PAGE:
In his latest essay, the founder of Bloomberg New Energy Finance says it’s time to have a serious debate about nuclear power: “I mean really talk, in a truth-and-reconciliation, moving-forward kind of way, not a let’s-all-shout-slogans-at-each-other, my-tribe-versus-your-tribe kind of way. Serious people are finally talking about decarbonising national economies by mid-century, but such talk must be accompanied by credible plans – and no plan can be considered credible if it does not deal explicitly with nuclear power.” His conclusion? “My take on the nuclear debate: wind and solar alone can’t provide enough zero-carbon power to decarbonise the economy in the near term; the overwhelming priority is to keep existing nuclear plants open; when it comes to new plants, the current generation of plant designs won’t cut it on economic grounds; and for goodness sake, let’s get serious about developing SMRs and researching the generation of nuclear technologies that might even follow them.”

Emission impossible? Harsh facts on climate change
Simon Kuper, Financial Times Read Article

Kuper takes a downbeat view of tackling climate change in the FT: “Blaming inaction on climate deniers such as Donald Trump is a comforting way for liberals to absolve ourselves. However, new leaders such as Elizabeth Warren — for whom green is an add-on ideology — won’t save the planet either…Many politicians are now promising ‘green growth’. Maybe one day we will indeed enjoy renewable-powered overconsumption. However, for the next two decades at least, until greener technologies arrive, cutting emissions will hurt.” He adds: “Anyway, all this would be an almost pointless national sacrifice unless other countries followed suit. It takes global collective action to limit climate change. Conservatives enjoy mocking greens who own frequent-flyer cards, but there’s no point going carbon-neutral if everyone else carries on merrily while Brazil razes the Amazon rainforest…Before long, political debate will revolve around which huge engineering projects to finance…Once some engineering-savvy climate leaders emerge, we can finally start taking climate change seriously.”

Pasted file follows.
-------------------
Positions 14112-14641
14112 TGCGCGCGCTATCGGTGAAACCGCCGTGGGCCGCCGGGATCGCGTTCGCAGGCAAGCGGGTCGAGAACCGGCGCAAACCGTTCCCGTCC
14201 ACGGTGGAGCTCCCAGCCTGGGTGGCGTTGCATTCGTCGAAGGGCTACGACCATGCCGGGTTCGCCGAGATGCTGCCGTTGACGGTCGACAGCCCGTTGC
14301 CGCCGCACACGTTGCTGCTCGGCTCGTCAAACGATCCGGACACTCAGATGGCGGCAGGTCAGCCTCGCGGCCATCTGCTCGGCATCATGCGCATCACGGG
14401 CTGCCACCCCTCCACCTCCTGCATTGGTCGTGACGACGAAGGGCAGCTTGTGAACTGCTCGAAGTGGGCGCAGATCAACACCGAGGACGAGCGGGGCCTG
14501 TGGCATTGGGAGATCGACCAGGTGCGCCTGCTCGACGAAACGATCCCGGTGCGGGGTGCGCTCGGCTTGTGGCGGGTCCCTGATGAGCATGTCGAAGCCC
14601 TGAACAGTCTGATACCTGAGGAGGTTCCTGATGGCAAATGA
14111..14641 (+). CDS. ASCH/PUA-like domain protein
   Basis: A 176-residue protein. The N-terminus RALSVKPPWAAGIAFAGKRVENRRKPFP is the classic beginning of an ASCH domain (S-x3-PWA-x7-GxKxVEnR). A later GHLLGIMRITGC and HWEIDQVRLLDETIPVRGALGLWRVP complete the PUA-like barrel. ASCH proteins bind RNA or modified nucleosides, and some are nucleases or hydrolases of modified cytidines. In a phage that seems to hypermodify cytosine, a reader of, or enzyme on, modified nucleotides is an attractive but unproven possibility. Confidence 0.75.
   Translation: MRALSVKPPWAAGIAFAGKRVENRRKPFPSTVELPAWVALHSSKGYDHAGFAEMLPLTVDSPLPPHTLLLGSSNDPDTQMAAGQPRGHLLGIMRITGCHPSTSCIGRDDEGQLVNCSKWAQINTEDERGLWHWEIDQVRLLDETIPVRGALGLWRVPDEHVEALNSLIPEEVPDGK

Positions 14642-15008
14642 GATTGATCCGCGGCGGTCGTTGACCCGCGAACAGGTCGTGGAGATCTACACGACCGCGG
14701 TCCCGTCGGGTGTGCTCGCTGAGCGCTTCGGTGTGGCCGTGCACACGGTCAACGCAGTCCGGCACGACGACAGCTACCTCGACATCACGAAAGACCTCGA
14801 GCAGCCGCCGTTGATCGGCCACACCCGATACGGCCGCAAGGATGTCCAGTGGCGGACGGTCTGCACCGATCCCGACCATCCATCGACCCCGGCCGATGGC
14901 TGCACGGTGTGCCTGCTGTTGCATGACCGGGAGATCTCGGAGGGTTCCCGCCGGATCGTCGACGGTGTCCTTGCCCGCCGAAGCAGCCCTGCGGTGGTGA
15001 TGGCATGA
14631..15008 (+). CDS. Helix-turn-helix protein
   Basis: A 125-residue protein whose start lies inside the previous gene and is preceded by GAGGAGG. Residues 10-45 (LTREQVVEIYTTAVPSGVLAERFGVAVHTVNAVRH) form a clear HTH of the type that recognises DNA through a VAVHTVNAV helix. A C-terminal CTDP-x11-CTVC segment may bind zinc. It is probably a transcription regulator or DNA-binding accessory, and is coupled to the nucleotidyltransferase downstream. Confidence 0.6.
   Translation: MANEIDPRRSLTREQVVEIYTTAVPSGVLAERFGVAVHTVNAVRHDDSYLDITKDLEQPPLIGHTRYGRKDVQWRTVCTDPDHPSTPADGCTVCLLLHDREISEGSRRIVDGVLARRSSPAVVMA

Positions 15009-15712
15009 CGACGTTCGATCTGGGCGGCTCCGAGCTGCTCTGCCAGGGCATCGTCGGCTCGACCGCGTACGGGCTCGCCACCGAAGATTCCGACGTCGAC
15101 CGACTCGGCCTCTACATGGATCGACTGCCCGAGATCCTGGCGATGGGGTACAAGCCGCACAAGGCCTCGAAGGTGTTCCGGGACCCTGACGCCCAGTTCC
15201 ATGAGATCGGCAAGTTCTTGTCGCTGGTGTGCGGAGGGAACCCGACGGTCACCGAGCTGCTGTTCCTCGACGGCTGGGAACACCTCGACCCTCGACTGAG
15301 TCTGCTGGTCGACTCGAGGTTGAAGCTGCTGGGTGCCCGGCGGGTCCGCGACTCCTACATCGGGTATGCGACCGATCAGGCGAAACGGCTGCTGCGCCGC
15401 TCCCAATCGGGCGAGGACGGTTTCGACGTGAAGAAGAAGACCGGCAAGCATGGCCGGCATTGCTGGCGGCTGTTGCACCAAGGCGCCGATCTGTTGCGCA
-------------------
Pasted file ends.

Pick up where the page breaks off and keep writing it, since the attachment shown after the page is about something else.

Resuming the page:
Separately in the FT, Benjamin Jones writes in the “Commodities Notes” column that the price at which EU ETS allowances trade hands has more than tripled to about €25 per tonne of CO2 since 2018, but that “policymakers should explore more environmentally progressive import tax” because the ETS price is fuelling an industrial output “exodus”.


Processes determining heatwaves across different European climates
Quarterly Journal of the Royal Meteorological Society Read Article

A study looks at the atmospheric factors driving heatwaves from 1979-2016 in different parts of Europe. It finds that, in the UK, heatwaves are often driven by “subsidence” in the atmosphere. This occurs when cool dry air rises and causes atmospheric pressure to also rise, which in turn can lead to the formation of high pressure systems, bringing warm weather. “Overall, the results of the present study provide a guideline as to which processes and diagnostics weather and climate studies should focus on to understand the severity of heatwaves,” the authors say.


Expert analysis directly to your inbox.

Get a Daily or Weekly round-up of all the important articles and papers selected by Carbon Brief by email. By entering your email address you agree for your data to be handled in accordance with our Privacy Policy.


Expert analysis directly to your inbox.

Get a Daily or Weekly round-up of all the important articles and papers selected by Carbon Brief by email. By entering your email address you agree for your data to be handled in accordance with our Privacy Policy.